The Stinger GT Night Sky Edition has the same engine as the standard Stinger GT, with no increase in power or torque.  Therefore, it has a 3.3 Litre twin-turbo V6 delivering 272kW of power and 510Nm of torque, with drive sent to the rear wheels.  This edition of the Stinger GT is the only one that comes standard with the bimodal exhaust system, with this system designed in Australia.  It works by routing gases away from the stock muffler canister into a more free-flowing resonated pipe.  The system is a $2,660 option on V6 variants.

The engine’s fired by pushing a starter button to the left of the steering wheel.  When started, the exhaust is certainly louder than those models without the bimodal system.  The Stinger GT has been criticised for its lack of sound and I think that this system is well suited to the car.  If driving in Eco mode, the exhaust is quiet but in all other modes, operation of the bimodal system is noticeable.  It’s interesting that when driving with a light throttle in any mode other than Eco, you can hear the transition to the bimodal system at about 3,000rpm.  In Eco mode, there’s also a coasting mode, where the engine is automatically decoupled from the transmission while the shift lever is in Drive.  The engine stays at idling speed to reduce fuel consumption and increase coasting distance.

Power delivery is very linear the whole way through the rev-range.  Although the Stinger weighs a hefty 1780kg, it’s still capable of sprinting to 100km/h in only 4.9 seconds, with launch control activated.  It builds speed effortlessly, there’s barely any turbo lag and just a faint whistle from the turbochargers as they gain boost.  The car’s most enjoyable when using Custom mode and setting the powertrain to Sport, steering to Comfort and suspension to Comfort.  The biggest difference is between Eco mode and Sport mode, but I found Comfort and Smart mode to be very similar.  Eco is great for cruising and fuel saving, whereas Sport enables faster gear changes and throttle response.

The engine is a real highlight.  The Stinger GT Night Sky Edition car was driven on a mixture of different roads including the Reefton Spur, 80 kilometres east of Melbourne.  The road is 19 kilometres in length and includes a great mixture of undulations, straights, sweepers and slow corners.  The 3.3 Litre V6 turbocharged engine has enough power to dismiss hills like they aren’t even there.  It’s a real powerhouse, made even better with the bimodal exhaust system.    The engine has some real punch out of tight hairpin bends, when using Custom mode and setting the powertrain to Sport.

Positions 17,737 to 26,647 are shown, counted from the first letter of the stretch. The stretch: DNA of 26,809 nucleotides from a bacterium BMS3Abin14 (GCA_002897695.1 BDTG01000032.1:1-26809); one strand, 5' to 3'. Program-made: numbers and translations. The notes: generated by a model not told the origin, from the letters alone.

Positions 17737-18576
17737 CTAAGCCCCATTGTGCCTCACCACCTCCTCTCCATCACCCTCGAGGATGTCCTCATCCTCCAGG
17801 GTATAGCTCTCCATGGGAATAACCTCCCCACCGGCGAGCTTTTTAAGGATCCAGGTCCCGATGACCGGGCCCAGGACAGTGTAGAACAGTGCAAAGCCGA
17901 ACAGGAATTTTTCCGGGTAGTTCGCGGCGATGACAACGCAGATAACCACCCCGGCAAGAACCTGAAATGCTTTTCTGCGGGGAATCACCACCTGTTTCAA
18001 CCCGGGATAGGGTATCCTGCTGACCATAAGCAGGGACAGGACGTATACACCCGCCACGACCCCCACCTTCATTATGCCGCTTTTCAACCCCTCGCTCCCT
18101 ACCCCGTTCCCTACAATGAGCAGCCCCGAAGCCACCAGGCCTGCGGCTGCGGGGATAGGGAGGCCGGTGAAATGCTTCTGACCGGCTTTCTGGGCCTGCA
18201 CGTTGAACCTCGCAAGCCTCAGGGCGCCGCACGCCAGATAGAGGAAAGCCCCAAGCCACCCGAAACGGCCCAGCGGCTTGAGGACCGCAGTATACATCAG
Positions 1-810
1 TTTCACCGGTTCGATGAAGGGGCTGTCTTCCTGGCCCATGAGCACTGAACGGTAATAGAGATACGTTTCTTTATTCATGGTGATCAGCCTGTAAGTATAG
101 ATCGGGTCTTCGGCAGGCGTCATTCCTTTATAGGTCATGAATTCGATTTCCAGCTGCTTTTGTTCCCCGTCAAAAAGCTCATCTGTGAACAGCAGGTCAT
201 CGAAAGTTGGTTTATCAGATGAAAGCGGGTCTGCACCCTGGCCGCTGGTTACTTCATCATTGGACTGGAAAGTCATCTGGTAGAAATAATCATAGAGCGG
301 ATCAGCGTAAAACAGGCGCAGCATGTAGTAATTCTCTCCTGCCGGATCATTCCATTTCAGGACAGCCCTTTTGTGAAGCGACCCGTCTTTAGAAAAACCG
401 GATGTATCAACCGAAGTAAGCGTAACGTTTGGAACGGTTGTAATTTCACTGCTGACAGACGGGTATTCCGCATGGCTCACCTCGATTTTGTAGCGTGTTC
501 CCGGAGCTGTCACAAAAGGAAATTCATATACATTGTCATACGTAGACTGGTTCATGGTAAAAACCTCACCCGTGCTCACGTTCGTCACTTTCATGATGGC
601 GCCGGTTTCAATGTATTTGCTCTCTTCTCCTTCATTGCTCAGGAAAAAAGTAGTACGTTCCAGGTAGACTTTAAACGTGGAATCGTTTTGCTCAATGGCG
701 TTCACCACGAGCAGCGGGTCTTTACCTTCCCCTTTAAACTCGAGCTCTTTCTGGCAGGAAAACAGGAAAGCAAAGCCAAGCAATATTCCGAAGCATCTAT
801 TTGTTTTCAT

When the Stinger GT was released, it used Continental tyres, but there was a switch to Michelin tyres in mid-2018.  There were complaints about the Continental tyres wearing too quickly and not providing the sheer grip and precision that the vehicle deserves.  The Michelin Pilot Sport 4 tyres are said to be better suited to Australian conditions, including handling our ordinary road surfaces.  The car is definitely more composed on the Michelins, and has more traction from the 255mm wide rear tyres under acceleration, even with traction and stability control turned off.  The mechanical limited slip differential also certainly helps in putting the power down more effectively.

At 1780kg, the Stinger GT is never going to as sharp through the bends as something like a Lotus Elise, but body roll is minimal with sharp direction changes and confidence inspiring steering.  The Brembo braking package looks good and does a great job of pulling up all that mass, with no brake fade evident.  The car felt at its best in the Custom mode with steering and suspension set to Comfort.  The steering is a bit too heavily weighted and the ride is a bit too firm in Sport, but these are minor criticisms.

Like the previously tested 2018 Stinger GT, I still feel that the eight speed automatic gearbox is the weakest link in this car.  It’s perfectly fine for cruising around town and on long distance journeys, however under hard in-gear acceleration, feels like it doesn’t know what gear it wants.  The best way to describe it is that it’s a very busy gearbox, particularly in Eco mode, when getting into the highest gears is its number one priority.  The other frustration is that it doesn’t have a full manual mode.  Sometimes it’s nice to experience acceleration in a single gear, but the Stinger GT is unable to hold the gear that you want.  It wouldn’t matter so much in Eco or Comfort mode but in Sport mode it would be nice for it to stay in the gear that you choose.  The gearbox is sometimes slow to respond when downshifting into a corner.

Final thoughts

The Stinger GT Night Sky Edition is $2,710 more than the standard GT.  This premium is justified considering the car has the much needed bimodal exhaust upgrade and the light grey Nappa leather interior.  Its main competitors are the BMW 4 Series Gran Coupe, Audi A5 Sportback and Mercedes-Benz C-Class.  The BMW 4 Series 440i M Sport Gran Coupe achieves similar engine performance to the Stinger GT Night Sky Edition, but costs roughly $25,000 more.

This Stinger GT is still a car that I’m very fond of.  The only small problem is the gearbox, but apart from that there are many great qualities.  It’s well styled both inside and out, fast, incredibly well equipped, practical, well priced, packed full of technology and safe.  The engine is a powerhouse and the twin turbocharged six cylinder sounds great with the bimodal exhaust.

It’s unfortunate that the Stinger GT is selling at half the forecasted rate and there may not be a second generation model due to low demand.  If this eventuates, it would be a real shame as the Stinger GT is a fantastic car and has many talents.

If you enjoy this website, please donate to help it grow.

Leave a Reply

Proudly powered by WordPress | Theme: Baskerville 2 by Anders Noren.

Up ↑